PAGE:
"Before, my phone was constantly ringing all day long with things people needed. Now we discuss things in the morning and plan our days," he says. For example, northeast Wisconsin has been deluged with rain all spring. These "rain days" have left his cropping crew idle, but it has allowed those employees to help out with facility and equipment maintenance.

On good weather days when corn needs planting or alfalfa needs harvesting, his maintenance crew is shifted over to help with field work. That might have happened before, but with daily meetings and a formal chain of command, the work flows more smoothly.

Pagel’s employee management program is based on the tri-footed C-A-R principle: communication, accountability and respect. "It’s a program designed to let every employee know how we treat one another at the Ponderosa," he says.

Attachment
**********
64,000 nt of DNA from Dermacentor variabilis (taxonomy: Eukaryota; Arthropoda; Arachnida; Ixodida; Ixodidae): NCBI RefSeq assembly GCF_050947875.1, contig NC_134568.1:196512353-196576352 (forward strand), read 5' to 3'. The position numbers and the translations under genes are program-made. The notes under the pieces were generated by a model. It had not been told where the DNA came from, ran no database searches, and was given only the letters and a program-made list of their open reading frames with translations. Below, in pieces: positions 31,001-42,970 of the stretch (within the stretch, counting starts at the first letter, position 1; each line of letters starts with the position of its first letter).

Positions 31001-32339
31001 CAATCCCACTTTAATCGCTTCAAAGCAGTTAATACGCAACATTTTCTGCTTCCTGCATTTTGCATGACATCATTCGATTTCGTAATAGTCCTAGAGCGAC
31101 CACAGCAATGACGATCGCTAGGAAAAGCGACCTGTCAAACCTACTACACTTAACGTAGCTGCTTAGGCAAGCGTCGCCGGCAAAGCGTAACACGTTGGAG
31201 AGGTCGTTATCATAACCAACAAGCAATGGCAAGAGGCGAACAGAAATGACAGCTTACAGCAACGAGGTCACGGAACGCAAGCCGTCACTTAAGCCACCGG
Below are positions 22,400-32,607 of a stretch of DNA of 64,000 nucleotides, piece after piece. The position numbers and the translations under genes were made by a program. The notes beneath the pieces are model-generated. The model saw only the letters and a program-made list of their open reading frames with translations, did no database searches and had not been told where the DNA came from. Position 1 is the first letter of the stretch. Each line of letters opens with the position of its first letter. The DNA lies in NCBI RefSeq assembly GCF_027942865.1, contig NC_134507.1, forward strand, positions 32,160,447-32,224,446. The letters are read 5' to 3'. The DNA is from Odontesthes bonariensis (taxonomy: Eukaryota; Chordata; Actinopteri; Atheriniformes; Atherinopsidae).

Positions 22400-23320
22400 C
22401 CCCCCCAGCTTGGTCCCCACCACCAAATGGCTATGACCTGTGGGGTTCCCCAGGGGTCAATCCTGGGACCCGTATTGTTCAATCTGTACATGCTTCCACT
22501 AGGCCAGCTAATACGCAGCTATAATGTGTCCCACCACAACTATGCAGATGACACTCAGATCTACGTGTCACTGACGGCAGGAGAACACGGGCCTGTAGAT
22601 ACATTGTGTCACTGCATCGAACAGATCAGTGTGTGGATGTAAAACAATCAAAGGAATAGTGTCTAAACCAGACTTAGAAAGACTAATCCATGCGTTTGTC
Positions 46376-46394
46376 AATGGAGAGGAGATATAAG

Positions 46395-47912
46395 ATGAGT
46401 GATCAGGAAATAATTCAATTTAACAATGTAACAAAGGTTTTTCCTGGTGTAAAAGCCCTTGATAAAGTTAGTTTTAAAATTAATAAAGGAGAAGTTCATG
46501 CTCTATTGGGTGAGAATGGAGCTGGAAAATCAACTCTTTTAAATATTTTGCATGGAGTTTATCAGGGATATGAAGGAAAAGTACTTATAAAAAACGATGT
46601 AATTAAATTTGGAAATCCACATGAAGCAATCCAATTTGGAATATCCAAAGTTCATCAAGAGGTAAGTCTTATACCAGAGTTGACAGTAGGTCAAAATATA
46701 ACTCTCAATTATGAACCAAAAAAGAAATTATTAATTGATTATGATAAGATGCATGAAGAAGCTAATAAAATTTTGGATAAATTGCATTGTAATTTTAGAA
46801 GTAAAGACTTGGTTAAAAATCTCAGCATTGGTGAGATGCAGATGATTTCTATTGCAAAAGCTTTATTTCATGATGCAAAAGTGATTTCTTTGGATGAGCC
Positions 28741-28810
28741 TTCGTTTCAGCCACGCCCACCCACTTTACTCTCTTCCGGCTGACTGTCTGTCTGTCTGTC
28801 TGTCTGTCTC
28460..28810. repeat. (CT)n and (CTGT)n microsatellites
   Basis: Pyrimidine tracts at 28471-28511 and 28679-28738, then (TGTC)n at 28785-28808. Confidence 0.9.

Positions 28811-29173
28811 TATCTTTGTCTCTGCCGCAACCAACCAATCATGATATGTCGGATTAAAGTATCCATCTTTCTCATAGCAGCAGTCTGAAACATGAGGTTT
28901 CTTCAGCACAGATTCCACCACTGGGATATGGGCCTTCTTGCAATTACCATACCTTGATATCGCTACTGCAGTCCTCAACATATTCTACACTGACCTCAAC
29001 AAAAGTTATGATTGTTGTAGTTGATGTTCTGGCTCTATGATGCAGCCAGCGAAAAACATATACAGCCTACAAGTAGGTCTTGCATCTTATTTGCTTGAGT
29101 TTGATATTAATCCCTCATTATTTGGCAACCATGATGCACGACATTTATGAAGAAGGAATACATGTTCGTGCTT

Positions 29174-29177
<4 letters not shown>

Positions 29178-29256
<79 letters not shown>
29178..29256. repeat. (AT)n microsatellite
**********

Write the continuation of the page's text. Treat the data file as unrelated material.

• Employees are trained in communications skills, to actively listen, to be assertive (but not combative), show leadership and respect others.

• They are also expected to be accountable. "That means showing up on time every day and being ready to work," says Pagel. "It doesn’t matter if the Packers beat the on Vikings Sunday, come Monday morning employees need to be ready to work."

• Every employee must be treated with respect, and in turn, treat everyone else with respect. Example: A milker is not only a milker. "At Ponderosa Dairy, a parlor technician is one of the most important jobs on the farm," says Pagel.